Brown quits as Labour leader
Gordon Brown will not continue as Labour leader, he has told journalists in a dramatic statement in Downing Street.
The development emerged as Nick Clegg opens negotiations with the Labour.
Mr Brown said in a statement outside No 10 he would remain in Downing Street until a government had been formed but that he had “no desire” to continue after steps to secure the economic recovery had been assured.
“The reason we have a hung parliament is no single party and no single leader was able to command a majority,” he said.
“As leader of my party I must accept that is a judgement on me.”
Mr Brown, who became Labour leader in 2007, said he would stand down by September in time for a new leader to be in place by the party’s autumn conference.
He explained: “If it becomes clear that the national interest which is stable and principled government… can be best served by forming a coalition between the Labour party and the Liberal Democrats, I believe I should discharge that duty to form that government which would in my view command a majority in the House of Commons in the Queen’s Speech and any other confidence votes.”
It comes as he revealed Lib Dem leader Mr Clegg had asked for formal negotiations to be opened with Labour.
“I believe on Thursday the country was also telling us they want a new politics and the political reforms we seek will help deliver that change,” he said.
“I now intend to facilitate the discussions that the Liberal Democrats will ask for.”
Mr Clegg then delivered his trongest hint yet that he would enter into a coalition with Labour.
“Gordon Brown has taken a difficult personal decision in the national interest,” he said.
“And I think without prejudice to the talks that will now happen between Labour and the Liberal Democrats, Gordon Brown’s decision is an important element which could help ensure a smooth transition to the stable government that everyone deserves.”
The Cabinet will meet soon to discuss Mr Clegg’s advances. Mr Brown said it was “sensible and in the national interest to respond positively” to Lib Dem overtures.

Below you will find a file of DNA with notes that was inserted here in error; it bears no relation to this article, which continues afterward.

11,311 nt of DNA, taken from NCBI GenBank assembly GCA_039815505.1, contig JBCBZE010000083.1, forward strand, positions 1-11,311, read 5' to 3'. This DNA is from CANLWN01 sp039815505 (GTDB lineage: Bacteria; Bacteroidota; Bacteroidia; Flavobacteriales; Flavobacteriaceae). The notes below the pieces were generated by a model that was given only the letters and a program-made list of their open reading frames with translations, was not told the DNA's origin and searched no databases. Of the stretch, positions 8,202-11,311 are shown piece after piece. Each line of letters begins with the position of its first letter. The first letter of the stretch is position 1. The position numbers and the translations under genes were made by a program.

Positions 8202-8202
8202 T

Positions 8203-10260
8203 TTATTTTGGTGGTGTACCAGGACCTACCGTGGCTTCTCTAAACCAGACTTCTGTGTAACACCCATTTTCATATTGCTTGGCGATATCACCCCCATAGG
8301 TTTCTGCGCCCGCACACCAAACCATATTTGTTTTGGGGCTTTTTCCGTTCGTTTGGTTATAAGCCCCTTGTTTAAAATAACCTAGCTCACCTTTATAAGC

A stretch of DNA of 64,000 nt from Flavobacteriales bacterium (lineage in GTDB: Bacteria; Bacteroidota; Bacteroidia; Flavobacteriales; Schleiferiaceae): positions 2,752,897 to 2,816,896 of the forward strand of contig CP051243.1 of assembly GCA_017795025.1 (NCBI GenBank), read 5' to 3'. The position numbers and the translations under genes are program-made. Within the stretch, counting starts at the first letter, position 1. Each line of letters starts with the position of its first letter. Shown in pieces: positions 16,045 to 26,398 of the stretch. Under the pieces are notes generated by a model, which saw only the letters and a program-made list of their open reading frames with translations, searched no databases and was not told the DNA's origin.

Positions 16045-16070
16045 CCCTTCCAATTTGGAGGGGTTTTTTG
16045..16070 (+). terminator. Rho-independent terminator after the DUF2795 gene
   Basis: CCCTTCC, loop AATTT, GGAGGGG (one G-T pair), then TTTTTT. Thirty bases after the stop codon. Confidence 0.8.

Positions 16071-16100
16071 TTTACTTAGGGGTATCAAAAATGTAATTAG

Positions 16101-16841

Discussing the proposed tie-up between the Labour party and the Lib Dems, he added: “There is… a progressive majority in Britain and I believe it could be in the interests of the whole country to form a progressive coalition government.
“Only such a progressive government could meet the demands for political and electoral change which the British people made last Thursday.
“Our commitments for a new voting system for the Commons and a new election for the House of Lords are clearly part of this.”
Mr Brown’s announcement, scheduled at the last minute, means the Labour party faces a leadership contest with no obvious favourites.
David Miliband is one obvious contender, given his refusal to go the distance and make a formal challenge during the last two summers. Bookmakers are expected to make him favourite, as things stand.
His brother Ed is also expected to stand. Well-respected for his intellect by those who work closely with him, Ed Miliband has a far lower public profile than his brother and his politics are marginally to the left.
Alan Johnson and Ed Balls, Mr Brown’s favoured successor, are also expected to stand.
Jon Cruddas, the Labour backbencher who holds massive sway over the left of the party, may also run. Other reports suggest he could unite the left and the Blairite wings of the party via a ‘dream ticket’ with David Miliband.